, although Parliament was still not comfortable with the presence of Jesuits in England:
And whereas Jesuits and members of other religious orders, communities or societies, of the church of Rome, bound by monastic or religious vows, are resident within the United Kingdom; and it is expedient to make provision for the gradual suppression and final prohibition of the same therein; Be it therefore Enacted, That every Jesuit, and every member of any other religious order, community or society of the church of Rome, bound by monastic or religious vows, who at the time of the commencement of this Act shall be within the United Kingdom, shall within Six calendar months after the commencement of this Act, deliver to the clerk of the peace of the county or place where such person shall reside, or his deputy, a notice or statement, in the form and containing the particulars set forth in the Schedule to this Act annexed; which notice or statement, such clerk of the peace, or his deputy, is hereby required to preserve and register amongst the other records of such county or place, for which no fee shall be payable, and a copy of which said notice or statement shall be by such clerk of the peace, or his deputy, forthwith transmitted to the chief secretary of the Lord Lieutenant, or other Chief Governor or Governors of Ireland, if such person shall reside in Ireland, or if in Great Britain, to one of His Majesty's principal Secretaries of State; and in case any person shall offend in the premises, he shall forfeit and pay to His Majesty, for every calendar month during which he shall remain in the United Kingdom without having delivered such notice or statement as is hereinbefore required, the sum of Fifty pounds.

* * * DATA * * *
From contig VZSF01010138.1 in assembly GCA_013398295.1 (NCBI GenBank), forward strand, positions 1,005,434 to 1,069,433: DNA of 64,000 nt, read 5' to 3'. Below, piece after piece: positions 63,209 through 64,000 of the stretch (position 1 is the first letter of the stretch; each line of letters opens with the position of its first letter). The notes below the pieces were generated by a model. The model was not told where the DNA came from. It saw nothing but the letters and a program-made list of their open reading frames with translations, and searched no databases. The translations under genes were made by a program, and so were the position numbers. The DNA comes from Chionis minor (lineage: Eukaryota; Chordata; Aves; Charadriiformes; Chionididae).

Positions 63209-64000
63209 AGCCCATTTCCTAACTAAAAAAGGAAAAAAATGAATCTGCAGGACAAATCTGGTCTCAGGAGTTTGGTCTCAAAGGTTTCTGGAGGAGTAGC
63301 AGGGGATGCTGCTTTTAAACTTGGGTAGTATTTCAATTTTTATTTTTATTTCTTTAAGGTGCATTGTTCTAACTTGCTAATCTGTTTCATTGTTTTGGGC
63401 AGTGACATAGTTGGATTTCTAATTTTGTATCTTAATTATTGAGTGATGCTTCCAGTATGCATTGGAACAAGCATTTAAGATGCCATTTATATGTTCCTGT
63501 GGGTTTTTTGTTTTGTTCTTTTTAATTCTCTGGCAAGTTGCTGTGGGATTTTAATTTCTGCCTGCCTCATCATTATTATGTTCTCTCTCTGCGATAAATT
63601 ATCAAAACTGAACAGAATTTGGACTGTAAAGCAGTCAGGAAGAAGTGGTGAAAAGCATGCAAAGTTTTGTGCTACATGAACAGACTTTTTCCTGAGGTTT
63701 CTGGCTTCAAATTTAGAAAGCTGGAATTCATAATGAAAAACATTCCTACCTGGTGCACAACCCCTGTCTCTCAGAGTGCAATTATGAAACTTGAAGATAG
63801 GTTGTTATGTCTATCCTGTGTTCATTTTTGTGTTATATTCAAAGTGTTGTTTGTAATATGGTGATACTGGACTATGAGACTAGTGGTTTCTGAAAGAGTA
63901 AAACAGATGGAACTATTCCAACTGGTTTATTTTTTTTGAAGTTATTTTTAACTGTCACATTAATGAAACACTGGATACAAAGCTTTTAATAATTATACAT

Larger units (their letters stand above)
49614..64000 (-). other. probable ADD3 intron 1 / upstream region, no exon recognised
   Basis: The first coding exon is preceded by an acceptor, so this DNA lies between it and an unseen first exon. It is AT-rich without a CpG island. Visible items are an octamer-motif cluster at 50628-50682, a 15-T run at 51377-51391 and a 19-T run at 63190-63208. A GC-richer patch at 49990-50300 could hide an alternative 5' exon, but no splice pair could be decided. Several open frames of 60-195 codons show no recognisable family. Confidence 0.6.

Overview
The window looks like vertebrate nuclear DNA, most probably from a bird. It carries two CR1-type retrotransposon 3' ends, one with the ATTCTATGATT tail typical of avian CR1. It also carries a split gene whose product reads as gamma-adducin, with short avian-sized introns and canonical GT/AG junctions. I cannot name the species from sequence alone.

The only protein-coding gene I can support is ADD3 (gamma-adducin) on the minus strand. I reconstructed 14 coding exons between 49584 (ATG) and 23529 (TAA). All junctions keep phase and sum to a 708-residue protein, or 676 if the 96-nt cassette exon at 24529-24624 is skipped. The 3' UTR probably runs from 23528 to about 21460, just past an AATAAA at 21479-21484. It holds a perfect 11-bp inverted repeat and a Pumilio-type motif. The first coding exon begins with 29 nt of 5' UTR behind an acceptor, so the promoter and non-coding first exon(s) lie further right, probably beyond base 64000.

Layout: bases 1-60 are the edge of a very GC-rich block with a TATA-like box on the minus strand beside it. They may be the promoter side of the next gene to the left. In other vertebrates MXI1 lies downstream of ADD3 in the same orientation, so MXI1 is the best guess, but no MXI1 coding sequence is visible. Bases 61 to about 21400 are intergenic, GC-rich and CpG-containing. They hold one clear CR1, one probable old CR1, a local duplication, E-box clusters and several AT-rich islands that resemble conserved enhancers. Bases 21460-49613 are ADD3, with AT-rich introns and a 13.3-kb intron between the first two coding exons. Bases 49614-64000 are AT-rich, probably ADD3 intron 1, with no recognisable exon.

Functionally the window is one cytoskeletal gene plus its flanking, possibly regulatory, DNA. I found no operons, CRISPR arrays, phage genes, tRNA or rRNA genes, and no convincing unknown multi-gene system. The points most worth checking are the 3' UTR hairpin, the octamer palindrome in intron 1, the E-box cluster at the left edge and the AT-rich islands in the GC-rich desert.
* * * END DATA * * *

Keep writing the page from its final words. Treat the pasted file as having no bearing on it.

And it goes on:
Another important date:
In 1850: Pope Pius IX restored the Catholic hierarchy, replacing the Vicars Apostolic with Diocesan Bishops.
Queen Victoria and Parliament were not pleased with what they saw as Papal Aggression, and some in the laity thought the Pope and the returning hierarchy were too triumphant in their tone and would harm the progress Catholics had made with integration into their communities.
So Newman was stepping into the conflict between the hierarchy and the educated laity who heretofore had been the leaders of the Catholic community in England when as an Oratorian he championed the rights of the laity to contribute to the Church and to spread the Gospel to their fellow Englishmen. As he saw it, the laity were the ones who needed to reach out to Englishmen and women to defend the Catholic Faith.